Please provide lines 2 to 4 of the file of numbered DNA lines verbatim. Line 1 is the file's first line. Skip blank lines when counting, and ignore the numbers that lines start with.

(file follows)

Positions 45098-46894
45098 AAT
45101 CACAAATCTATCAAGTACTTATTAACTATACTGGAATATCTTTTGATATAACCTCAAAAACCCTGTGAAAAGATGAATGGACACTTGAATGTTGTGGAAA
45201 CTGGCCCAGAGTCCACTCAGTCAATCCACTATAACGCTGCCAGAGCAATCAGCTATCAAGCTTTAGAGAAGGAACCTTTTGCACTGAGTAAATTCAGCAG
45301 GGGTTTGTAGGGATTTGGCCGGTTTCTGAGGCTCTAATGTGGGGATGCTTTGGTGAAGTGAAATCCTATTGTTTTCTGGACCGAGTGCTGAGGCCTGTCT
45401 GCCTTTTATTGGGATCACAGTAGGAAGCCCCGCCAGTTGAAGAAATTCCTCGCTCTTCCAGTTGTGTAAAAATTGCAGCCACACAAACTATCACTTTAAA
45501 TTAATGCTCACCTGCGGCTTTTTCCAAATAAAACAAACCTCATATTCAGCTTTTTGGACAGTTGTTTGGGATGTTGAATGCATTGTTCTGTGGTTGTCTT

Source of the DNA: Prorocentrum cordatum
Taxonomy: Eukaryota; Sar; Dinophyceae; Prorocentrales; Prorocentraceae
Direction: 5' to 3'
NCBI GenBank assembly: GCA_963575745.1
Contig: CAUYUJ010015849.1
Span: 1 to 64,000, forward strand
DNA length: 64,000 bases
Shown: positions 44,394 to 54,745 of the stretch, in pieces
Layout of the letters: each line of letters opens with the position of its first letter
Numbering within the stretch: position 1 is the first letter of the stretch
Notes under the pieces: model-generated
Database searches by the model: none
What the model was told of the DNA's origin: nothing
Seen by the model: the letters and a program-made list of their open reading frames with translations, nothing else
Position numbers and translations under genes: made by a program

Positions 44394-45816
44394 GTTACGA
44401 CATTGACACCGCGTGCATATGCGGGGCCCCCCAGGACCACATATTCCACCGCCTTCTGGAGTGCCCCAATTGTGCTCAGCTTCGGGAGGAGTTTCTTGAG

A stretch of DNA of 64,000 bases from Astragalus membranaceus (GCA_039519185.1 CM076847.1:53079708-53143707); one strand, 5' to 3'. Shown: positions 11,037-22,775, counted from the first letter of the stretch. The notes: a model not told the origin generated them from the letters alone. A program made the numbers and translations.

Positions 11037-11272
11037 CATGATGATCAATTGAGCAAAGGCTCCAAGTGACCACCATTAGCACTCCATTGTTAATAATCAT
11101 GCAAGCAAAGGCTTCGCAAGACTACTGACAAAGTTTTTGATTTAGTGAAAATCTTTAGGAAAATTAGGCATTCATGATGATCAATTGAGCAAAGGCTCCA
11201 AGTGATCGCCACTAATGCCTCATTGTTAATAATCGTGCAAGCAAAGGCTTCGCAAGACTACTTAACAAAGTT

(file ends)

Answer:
45098 AAT
45101 CACAAATCTATCAAGTACTTATTAACTATACTGGAATATCTTTTGATATAACCTCAAAAACCCTGTGAAAAGATGAATGGACACTTGAATGTTGTGGAAA
45201 CTGGCCCAGAGTCCACTCAGTCAATCCACTATAACGCTGCCAGAGCAATCAGCTATCAAGCTTTAGAGAAGGAACCTTTTGCACTGAGTAAATTCAGCAG